A new winery P.R. website is born
This is pretty cool—a new blog that addresses “the practice of wine public relations, wine media trends, marketing ethics and news commentary.”
Lots of blogs, including mine, have written stuff over the years on these topics, but I don’t know of any blog that is solely dedicated to them. The creators, Tom Wark and Julie Ann Kodmur, call their site SWIG.
I’m sure it will be a success, especially if Tom and Julie Ann—both old friends of mine—keep it free. It’s not clear to me how often they’ll post, or if they view SWIG as a vehicle to drive paying customers to their own, separate public relations firms. Nonetheless, P.R. is a subject of importance and ongoing interest to winery principals—as well it should be—and so SWIG will probably be eagerly read. (Besides, as we all know, Tom is an entrepreneur who knows how to successfully start things up!)
I do want to comment on something Tom wrote on their website. “There is a body of knowledge which guides all publicists, regardless of industry, as well as there being a body of knowledge that guides wine publicists specifically. The intersection of these two bodies is what Julie Ann and I had in mind to explore here at SWIG.”
This is true, as far as it goes; but what interests me is where winery communications is going, as opposed to where it’s been—and believe me, it’s going someplace it hasn’t been before. For that matter, so is the entire wine industry; the two are interrelated. For it seems to me that we are leaving, if we haven’t already left, the “classical” era of winery P.R. and are chugging along into one that—as with all futures—we see only “through a glass, darkly.”
Tom has it exactly right when he states “The Number One Golden Truth of Wine Public and Media Relations [is] YOU MUST ALWAYS TELL THE TRUTH.” In past “classic” times, this wasn’t always appreciated by the crafters of publicity messages. Back then, advertisers felt free to lie, knowing that no public agency or consumer outrage would check them. This 1930 ad for Lucky Strike cigarettes actually had the nerve to suggest that smoking was good for your throat and lungs!
Tom’s claim notwithstanding, not all wineries always tell the truth. There are lies of commission, and lies of omission; you can’t know what you don’t know, and wineries sometimes don’t want you to know all the stuff they do (like adding mega-purple, or blending in Central Valley grapes, or putting a little Syrah into that nice Pinot Noir, or soaking the Chardonnay in wood chips, or reducing the alcohol by technical gizmos).
But in this day and age, it’s awfully hard to keep anything secret, so wineries are better off figuring out how to be completely candid, even when it’s uncomfortable for them to do so. You can always turn a lemon into lemonade, as Dear Abby used to say.
However, the bigger questions remain: Why does a winery need a P.R. and communications firm? If they can’t do the job themselves, how should they choose an outside firm? How can they measure the return on investment they pay to the outside firm? Answered in reverse order, it can be awfully hard for a winery proprietor to tell if his P.R. firm is worth it. The P.R. people will tell him it takes time for plans to achieve fruition, which is true; they say, also, that some of their results aren’t measurable, which also is true. This is why some wineries remain locked into unholy matrimony with P.R. companies for years, yoked to firms that are not helping them. It’s also why, on the opposite end of the spectrum, wineries will peremptorily fire a very good P.R. firm that actually is advancing their cause: they get nervous, or their brother-in-law tells them he has a better firm, and so the pink slips go out. (Do firing managers still give out pink slips, or am I dating myself?)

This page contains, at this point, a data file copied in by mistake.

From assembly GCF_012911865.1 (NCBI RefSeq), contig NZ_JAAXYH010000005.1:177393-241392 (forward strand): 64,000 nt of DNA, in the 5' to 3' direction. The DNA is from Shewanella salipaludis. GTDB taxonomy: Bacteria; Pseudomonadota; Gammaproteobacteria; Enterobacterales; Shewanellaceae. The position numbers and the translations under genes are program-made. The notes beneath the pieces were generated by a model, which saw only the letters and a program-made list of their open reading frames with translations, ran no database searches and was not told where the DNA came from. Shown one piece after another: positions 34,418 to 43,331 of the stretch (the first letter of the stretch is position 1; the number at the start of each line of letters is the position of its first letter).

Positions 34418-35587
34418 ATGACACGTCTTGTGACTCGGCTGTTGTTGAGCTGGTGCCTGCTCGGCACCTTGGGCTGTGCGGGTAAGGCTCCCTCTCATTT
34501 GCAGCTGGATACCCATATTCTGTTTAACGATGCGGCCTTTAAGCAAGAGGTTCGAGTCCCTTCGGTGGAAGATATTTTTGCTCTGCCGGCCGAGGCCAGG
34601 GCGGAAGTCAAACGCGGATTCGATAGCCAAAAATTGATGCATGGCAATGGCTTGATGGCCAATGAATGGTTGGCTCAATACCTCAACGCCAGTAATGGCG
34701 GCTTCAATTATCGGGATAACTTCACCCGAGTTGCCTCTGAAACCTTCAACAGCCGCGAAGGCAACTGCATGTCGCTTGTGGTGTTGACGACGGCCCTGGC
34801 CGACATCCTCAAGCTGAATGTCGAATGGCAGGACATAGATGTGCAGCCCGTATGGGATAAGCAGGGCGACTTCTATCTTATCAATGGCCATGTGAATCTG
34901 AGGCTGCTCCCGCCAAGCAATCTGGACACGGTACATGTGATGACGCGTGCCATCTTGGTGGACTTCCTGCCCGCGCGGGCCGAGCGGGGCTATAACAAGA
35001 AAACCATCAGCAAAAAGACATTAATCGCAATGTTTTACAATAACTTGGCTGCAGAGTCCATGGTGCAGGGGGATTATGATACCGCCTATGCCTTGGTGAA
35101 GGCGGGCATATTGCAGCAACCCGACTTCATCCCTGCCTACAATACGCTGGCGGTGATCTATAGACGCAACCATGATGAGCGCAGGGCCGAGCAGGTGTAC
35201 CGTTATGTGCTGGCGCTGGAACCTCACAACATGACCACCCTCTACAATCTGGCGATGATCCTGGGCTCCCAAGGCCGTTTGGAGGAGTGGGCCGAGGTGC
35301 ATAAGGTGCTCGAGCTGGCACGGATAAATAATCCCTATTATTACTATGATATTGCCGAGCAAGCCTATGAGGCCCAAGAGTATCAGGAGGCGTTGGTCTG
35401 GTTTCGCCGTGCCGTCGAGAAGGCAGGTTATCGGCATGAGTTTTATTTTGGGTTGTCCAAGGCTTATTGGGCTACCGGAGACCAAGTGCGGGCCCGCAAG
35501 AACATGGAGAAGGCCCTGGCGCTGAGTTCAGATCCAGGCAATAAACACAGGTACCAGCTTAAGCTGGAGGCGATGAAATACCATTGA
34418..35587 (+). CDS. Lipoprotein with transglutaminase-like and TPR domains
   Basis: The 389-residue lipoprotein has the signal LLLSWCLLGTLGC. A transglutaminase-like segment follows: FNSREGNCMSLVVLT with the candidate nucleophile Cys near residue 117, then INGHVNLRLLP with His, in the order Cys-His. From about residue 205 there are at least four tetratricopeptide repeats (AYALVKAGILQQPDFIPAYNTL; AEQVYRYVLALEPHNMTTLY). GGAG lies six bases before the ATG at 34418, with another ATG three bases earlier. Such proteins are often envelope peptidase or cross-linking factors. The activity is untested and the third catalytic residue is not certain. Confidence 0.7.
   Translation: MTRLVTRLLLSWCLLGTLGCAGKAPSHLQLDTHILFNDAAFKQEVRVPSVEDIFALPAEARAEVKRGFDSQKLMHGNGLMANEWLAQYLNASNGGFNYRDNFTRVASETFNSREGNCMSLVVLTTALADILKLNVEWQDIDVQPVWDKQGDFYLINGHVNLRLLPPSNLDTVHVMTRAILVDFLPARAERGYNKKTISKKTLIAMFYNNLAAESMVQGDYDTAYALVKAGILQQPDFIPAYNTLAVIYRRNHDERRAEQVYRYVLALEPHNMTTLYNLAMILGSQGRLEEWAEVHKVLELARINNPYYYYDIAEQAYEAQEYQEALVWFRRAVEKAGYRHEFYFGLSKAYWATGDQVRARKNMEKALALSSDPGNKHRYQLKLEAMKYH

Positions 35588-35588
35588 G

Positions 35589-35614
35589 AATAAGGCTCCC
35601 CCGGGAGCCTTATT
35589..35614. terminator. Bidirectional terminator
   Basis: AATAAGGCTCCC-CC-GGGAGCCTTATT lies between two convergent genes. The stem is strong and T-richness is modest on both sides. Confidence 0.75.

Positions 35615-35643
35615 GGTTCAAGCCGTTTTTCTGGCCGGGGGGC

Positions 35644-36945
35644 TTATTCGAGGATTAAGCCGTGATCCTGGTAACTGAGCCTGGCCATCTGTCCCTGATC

How a winery should go about choosing an outside firm is one of the biggest decisions they’ll make, and also one of the most difficult. If I was a winery, I’d ask my successful friends, who represents you and how are they doing? But I’d also apply good, old-fashioned common sense: Do you like the firm’s owners? Do they seem honest, up-to-date, familiar with digital communications and social media? Or are they stuck in anachronistic approaches? Finally, why does a winery need a P.R. firm? It’s all about communication, stupid! The days are long gone when a winery proprietor could sit alone, in splendid isolation, and think that his wine will go out there and sell itself. That used to be true, in certain circumstances and to a certain extent: for example, wineries that were located on well-traveled tourism routes could depend on an influx of visitors who would buy the wine, even if it was horrible. That’s increasingly hard to do, as consumer’s palates are educated. And some wineries coast on their reputations for years, depending on their old customers to continue buying them. But guess what? Old customers die.
Finally, I’d say that the relationship between a winery and it’s P.R. firm cannot be one based only on occasional exchanges. It’s all about intense teamwork these days: neither side—winery or P.R. firm—can generate the best ideas, but only both sides working together, so that brains can rub against each other, causing sparks of imagination and creativity that are geared toward the winery’s specific needs and talents. The winery that blithely accepts from its P.R. firm a template with a boilerplate approach is asking for trouble.
Anyhow, like I said, I’m sure Tom’s and Julie Ann’s new venture will be a success. I wish them good luck, and I’ll be reading SWIG (and often commenting on it) whenever they post.